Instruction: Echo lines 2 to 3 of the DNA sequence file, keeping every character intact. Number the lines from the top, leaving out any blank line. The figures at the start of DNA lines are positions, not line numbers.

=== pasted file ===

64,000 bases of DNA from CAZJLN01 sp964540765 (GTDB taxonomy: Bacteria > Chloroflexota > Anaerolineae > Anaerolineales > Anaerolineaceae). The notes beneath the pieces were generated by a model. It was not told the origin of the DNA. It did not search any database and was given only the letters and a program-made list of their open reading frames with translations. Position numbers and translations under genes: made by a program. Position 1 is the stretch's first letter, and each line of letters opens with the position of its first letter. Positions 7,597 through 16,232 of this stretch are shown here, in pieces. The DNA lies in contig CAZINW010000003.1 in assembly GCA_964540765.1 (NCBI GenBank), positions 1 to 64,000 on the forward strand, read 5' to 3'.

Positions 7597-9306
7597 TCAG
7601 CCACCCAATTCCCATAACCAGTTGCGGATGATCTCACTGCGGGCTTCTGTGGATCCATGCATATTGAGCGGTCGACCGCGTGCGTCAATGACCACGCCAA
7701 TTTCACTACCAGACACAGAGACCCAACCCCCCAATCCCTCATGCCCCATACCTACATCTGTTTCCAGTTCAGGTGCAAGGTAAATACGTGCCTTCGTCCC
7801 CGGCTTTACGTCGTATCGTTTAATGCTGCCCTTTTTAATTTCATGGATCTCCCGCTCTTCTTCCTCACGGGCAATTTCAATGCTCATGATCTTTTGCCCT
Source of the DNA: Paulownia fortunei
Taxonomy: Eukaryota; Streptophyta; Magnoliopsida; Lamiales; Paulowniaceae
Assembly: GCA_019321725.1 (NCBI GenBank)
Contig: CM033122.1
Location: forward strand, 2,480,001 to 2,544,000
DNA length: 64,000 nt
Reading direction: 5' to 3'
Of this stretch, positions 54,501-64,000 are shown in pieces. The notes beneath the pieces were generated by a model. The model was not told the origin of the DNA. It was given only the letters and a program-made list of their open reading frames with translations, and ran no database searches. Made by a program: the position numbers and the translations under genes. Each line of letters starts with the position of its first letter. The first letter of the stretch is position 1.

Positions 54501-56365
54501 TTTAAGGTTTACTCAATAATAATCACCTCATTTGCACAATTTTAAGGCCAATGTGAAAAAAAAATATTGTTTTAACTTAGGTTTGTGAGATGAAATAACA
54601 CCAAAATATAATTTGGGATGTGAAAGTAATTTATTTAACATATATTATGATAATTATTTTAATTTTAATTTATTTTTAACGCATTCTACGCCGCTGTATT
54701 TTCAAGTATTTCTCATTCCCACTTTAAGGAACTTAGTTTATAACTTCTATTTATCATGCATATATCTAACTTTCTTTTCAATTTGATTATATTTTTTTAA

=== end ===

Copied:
Positions 7597-9306
7597 TCAG